Bush 2004 Victory Overpowered Historical Mythology
By James Donahue
According to native legends, George W. Bush should not have defeated John Kerry on Nov. 2, 2004.
His name was wrong, he was shorter than Kerry, the Washington Redskins lost their final home game
before the election and Burke’s Peerage declared that the Bush links to royal blood lines were not as strong as those
of his Democratic opponent.
All of these things were clear indicators of voter choices in the process of choosing presidents in
the past, historical records show.
If you study the names of the men elected to the office, a lot of them had double letters in their
names, like Kerry. There also were names like Roosevelt, Hoover, Kennedy, "Bill" Clinton and "Jimmy" Carter. We also recall
names like Adams (with two A’s), Dwight D. Eisenhower (two D’s and three E’s) and Nixon (with two N’s
divided by an X).
That John McCain was defeated by Barack Obama in 2008 also was slightly out of the formula. Even though
McCain had a double "C" in his name, Obama's first and last names offered double "A's." While they did not appear together,
the very number of "A's" in the name appears to have been enough to do the trick. Those letters also overpowered "Mitt" Romney's
double "T's" in 2012.
Using this formula, we can understand why George W. Bush, with two G’s and two E’s in
his name, defeated Al Gore in 2000. But beating John Kerry was another matter. The double R’s in Kerry’s name
should have been a more powerful voter draw than the separated double letters in the Bush name. Obviously they weren’t
Popular folklore also suggested that taller candidates usually won presidential elections. Bush, or
at least his political advisors, may have been very aware of this because they went to great lengths to make sure he stood
on an elevated platform so that he appeared as tall as the 6-foot, 4-inch Kerry during the three televised debates. The difference,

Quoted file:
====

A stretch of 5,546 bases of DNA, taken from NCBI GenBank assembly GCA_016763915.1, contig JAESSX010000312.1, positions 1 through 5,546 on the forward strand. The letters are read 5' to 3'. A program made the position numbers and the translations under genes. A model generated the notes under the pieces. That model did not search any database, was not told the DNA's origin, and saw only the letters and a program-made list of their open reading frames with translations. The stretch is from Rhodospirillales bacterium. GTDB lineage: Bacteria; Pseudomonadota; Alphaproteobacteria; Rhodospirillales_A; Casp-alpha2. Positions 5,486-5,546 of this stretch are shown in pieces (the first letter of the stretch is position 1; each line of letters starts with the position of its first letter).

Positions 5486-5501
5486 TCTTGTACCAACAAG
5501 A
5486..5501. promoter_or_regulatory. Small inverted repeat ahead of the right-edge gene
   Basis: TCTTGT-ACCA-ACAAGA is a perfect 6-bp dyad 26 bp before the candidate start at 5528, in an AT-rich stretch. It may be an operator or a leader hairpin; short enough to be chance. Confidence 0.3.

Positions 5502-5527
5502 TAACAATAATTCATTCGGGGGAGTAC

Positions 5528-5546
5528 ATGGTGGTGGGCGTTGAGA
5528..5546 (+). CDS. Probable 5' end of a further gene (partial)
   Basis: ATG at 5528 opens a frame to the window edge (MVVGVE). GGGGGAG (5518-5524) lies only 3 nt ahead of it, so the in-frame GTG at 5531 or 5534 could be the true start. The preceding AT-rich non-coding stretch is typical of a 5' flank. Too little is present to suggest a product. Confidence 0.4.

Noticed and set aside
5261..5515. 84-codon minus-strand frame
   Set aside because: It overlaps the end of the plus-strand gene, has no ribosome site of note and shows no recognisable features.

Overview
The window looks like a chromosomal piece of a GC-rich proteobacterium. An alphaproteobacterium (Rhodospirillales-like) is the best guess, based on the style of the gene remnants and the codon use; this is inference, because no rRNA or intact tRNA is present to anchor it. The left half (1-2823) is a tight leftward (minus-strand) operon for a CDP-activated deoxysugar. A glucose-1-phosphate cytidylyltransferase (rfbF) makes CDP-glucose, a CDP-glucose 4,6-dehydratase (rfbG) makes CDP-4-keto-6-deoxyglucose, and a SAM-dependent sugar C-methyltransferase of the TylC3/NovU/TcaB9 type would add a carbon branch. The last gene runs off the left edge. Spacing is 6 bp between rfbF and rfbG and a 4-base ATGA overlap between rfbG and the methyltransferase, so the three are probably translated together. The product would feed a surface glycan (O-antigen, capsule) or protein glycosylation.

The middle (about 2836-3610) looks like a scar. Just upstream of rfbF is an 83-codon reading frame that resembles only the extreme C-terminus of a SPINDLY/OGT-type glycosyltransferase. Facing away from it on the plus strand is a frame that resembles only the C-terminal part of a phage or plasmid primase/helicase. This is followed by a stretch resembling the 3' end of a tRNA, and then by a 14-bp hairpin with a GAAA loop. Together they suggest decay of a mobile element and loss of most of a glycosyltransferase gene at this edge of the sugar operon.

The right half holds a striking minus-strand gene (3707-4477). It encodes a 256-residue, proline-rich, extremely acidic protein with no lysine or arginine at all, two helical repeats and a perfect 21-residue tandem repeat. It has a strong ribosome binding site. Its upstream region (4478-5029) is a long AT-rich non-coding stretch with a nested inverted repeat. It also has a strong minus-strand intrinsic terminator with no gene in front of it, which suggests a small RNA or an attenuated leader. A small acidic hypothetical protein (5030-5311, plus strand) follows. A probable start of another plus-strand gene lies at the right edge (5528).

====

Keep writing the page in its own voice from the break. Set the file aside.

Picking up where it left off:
however, was noticeable when the two men met on stage to shake hands.
Bush stands at 5 feet, 11 inches.
The other omen: the incumbent president always lost if the Redskins lost their final home football
game before Election Day. It has happened since 1936, almost since the game was invented. The team lost to the Green Bay Packers
28-14, at home, on Oct. 31, 2004.
(That long-standing Redskin myth was broken in 2012 when Obama defeated Romney. The team lost its
game to the Carolina Panthers, 21-13 so the incumbent, Mr. Obama, should have lost to Romney. He didn't.)
And lastly, Burke’s Peerage found that Kerry is a distant cousin to Britain’s Queen Elizabeth.
Thus he has more blue blood in his veins than any presidential candidate in U.S. history. But that didn’t influence
Religious fanatics might say it was God’s will that Bush was elected. Indeed, there were secret
powers involved in the events going on in America on Election Day, but it may have been political manipulation at the ballot
box. This has been suspected, but never proven.
The fact that the election drew such a heavy turnout of voters . . . sometimes over 70 percent of
the registered numbers . . . indicates that people knew it was an important decision, if only on a subconscious level.